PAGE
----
Every once in a while, it’s great fun to savor a favorite author by finding out more about how he or she came to write a book that you truly admire. That’s why, when I found out that Sean Hemingway, the grandson of Ernest, was speaking in New York about A Farewell to Arms, Alex decided to check out the event with me. So we hopped on a train and made our way to the East Side, undaunted by the 90+ degree heat steaming around us. It was well worth the trip!
Sean is the son of Ernest Hemingway’s youngest son. He never met his grandfather, and yet, he’s come to know him and to admire his writing through several projects he’s undertaken. One of them is the new edition of A Farewell to Arms that includes many revisions found in Ernest’s notes available only to scholars until now (see 47 Endings).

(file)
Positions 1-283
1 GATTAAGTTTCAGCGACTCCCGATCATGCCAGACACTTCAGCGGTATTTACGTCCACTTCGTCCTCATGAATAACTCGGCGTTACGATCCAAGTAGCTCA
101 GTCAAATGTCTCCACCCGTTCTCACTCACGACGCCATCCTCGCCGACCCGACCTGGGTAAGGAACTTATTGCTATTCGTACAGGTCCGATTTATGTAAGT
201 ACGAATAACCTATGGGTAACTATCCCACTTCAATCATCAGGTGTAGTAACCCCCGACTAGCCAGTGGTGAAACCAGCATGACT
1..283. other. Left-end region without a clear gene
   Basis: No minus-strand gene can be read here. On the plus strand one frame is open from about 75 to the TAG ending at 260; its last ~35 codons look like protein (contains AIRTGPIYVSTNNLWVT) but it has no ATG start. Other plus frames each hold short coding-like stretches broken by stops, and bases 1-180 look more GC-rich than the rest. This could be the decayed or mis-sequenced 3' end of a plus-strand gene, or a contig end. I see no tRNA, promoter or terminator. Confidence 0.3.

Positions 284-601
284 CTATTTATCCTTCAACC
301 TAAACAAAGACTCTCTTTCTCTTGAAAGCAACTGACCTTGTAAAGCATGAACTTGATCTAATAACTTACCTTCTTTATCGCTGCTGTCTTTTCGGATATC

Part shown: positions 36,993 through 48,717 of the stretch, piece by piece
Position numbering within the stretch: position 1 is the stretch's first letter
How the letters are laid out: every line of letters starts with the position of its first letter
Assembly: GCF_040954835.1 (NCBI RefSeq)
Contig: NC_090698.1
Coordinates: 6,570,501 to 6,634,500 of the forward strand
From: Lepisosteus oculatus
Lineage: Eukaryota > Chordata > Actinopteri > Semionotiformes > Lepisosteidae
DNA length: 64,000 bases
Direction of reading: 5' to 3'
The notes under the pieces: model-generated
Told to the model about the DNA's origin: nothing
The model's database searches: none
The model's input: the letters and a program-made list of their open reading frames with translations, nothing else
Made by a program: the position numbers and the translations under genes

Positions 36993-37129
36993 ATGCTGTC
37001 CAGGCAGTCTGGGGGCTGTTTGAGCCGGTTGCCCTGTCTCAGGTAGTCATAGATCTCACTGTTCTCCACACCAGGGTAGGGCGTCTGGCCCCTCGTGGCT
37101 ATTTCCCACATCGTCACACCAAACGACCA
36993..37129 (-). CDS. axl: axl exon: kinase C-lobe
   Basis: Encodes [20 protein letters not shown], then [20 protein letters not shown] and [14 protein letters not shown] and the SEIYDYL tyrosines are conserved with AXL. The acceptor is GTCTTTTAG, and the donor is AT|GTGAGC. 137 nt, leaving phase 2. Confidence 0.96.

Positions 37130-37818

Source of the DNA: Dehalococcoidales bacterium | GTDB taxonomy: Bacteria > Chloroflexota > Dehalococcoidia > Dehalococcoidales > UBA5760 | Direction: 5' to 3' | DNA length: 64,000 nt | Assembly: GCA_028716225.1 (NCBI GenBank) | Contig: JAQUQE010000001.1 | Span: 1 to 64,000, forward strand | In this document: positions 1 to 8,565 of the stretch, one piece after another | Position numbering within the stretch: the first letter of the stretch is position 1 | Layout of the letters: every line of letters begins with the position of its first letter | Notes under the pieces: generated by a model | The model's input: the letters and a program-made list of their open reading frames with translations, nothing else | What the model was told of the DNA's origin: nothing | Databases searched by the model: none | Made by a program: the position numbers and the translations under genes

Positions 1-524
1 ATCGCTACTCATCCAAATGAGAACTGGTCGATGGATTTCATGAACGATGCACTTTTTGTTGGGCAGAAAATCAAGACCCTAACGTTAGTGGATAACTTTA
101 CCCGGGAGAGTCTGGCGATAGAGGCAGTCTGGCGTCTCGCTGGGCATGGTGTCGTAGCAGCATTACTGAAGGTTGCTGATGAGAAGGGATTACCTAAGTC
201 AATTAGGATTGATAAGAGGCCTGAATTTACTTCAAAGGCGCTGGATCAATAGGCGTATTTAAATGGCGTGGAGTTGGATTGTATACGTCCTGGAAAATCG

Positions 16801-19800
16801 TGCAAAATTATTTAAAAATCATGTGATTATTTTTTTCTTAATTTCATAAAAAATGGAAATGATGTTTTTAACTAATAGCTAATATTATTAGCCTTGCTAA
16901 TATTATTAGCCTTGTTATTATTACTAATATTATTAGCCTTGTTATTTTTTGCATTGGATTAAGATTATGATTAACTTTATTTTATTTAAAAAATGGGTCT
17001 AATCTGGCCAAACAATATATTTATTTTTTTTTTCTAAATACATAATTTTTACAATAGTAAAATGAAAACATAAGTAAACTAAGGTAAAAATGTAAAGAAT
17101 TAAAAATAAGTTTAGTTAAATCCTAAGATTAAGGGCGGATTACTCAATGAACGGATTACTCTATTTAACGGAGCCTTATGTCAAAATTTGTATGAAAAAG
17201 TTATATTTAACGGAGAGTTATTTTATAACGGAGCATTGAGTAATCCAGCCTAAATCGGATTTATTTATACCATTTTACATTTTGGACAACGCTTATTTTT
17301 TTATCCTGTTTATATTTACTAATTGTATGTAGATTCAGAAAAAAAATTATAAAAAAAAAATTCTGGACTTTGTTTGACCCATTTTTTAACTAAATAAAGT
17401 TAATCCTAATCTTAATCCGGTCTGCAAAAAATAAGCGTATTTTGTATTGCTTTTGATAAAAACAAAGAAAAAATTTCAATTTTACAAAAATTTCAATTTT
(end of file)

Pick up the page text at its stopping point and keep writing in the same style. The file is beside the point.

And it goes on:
Sean talked about the book’s opening and how different it was in the original draft; during his revisions, Ernest decided to begin the book with a short, very lyrical couple of pages that he moved from a later section in his story. In all, Sean noted, the novel took Ernest two years to write and went through many substantial changes during the revision process. Sean also commented that Ernest had a “tremendous capacity for writing in his head” and a “tremendous work ethic” even as a young man.
After the talk, Alex and I stayed to talk with Sean for a few minutes; we’re now the proud owners of a copy of A Farewell to Arms signed by a Hemingway! Ambling down the street afterward, we chatted about Hemingway, Fitzgerald, and writing. Our bookish ramble was a wonderful treat — and just what I needed to brush away the cobwebs from my brain after a day of trying to decode the mysteries of book publishing on behalf of my YA novel. Sometimes you need to immerse yourself in someone else’s writing life to reenergize your own. Thanks, Alex! Write on.